I’ve long been suspicious of speeches that revolve around idiosyncratic definitions. I was pleased to find this evening that C. S. Lewis shared this suspicion.
But when we leave the dictionaries we must view all definitions with grave distrust. … The fact that they define it at all is itself a ground for skepticism. Unless we are writing a dictionary, or a text-book of some technical subject, we define our words only because we are in some measure departing from their real current sense. Otherwise there would be no purpose in doing so. This is especially true of negative definitions. Statements that honour, or freedom, or humour, or wealth, ‘does not mean’ this or that are proof that it was beginning to mean, or even had long meant, precisely this or that. … We do not warn pupils that coalbox does not mean a hippopotamus.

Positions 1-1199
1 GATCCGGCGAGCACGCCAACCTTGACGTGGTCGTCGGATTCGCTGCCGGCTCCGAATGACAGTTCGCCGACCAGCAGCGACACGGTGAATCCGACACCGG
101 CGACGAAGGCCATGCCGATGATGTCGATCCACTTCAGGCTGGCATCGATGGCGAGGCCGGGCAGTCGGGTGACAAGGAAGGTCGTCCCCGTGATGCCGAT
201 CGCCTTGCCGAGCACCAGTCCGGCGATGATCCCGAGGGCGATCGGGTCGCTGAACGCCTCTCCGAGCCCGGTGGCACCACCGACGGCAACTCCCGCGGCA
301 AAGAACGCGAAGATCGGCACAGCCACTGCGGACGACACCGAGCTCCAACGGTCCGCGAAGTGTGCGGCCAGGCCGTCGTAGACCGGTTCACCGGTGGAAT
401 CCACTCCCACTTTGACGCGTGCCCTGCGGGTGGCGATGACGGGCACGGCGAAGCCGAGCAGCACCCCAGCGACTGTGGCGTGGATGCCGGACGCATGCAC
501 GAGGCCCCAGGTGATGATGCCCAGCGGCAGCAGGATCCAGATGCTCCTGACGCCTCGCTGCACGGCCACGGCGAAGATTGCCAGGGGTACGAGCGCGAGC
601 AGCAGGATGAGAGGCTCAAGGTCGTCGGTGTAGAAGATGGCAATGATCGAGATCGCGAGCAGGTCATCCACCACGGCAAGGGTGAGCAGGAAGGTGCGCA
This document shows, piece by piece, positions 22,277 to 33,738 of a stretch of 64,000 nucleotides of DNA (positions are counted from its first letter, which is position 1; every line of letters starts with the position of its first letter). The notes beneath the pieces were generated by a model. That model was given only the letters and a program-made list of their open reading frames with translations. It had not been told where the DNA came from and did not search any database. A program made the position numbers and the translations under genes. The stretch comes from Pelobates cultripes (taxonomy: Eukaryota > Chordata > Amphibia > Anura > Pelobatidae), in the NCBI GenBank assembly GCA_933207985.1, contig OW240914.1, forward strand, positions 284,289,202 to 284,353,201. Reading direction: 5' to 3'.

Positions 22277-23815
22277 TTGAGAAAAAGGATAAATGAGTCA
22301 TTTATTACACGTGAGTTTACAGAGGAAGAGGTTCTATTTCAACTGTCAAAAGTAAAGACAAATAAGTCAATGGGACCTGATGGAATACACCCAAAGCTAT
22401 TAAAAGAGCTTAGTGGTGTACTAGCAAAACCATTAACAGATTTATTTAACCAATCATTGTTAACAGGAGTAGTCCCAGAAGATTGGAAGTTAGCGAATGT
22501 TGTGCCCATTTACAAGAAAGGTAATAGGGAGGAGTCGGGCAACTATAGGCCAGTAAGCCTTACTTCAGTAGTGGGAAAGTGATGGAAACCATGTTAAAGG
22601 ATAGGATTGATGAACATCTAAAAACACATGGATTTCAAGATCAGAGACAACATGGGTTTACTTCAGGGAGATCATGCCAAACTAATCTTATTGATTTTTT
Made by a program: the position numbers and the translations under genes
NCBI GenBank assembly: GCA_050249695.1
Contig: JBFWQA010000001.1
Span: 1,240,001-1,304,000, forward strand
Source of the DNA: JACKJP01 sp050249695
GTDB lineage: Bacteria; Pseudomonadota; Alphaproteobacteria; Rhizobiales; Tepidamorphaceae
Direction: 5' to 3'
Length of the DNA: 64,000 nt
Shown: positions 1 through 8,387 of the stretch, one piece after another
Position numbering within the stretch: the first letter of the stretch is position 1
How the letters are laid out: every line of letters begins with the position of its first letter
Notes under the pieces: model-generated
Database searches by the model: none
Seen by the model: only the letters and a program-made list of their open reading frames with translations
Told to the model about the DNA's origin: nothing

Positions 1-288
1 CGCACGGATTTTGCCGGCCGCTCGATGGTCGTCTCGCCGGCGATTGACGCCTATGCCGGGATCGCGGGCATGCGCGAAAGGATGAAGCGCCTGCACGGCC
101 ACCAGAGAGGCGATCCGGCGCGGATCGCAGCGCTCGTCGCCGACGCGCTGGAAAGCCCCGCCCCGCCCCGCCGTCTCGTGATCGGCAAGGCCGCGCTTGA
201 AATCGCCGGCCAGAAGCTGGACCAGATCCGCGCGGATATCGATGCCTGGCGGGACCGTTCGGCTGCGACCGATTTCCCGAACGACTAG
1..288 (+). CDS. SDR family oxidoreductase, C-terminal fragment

… A certain type of writer begins `The essence of poetry is’ or `All vulgarity may be defined as’, and then produces a definition which no one ever though of since the world began, which conforms to no one’s actual usage, and which he himself will probably have forgotten by the end of the month.
From Studies in Words (ISBN 0521398312)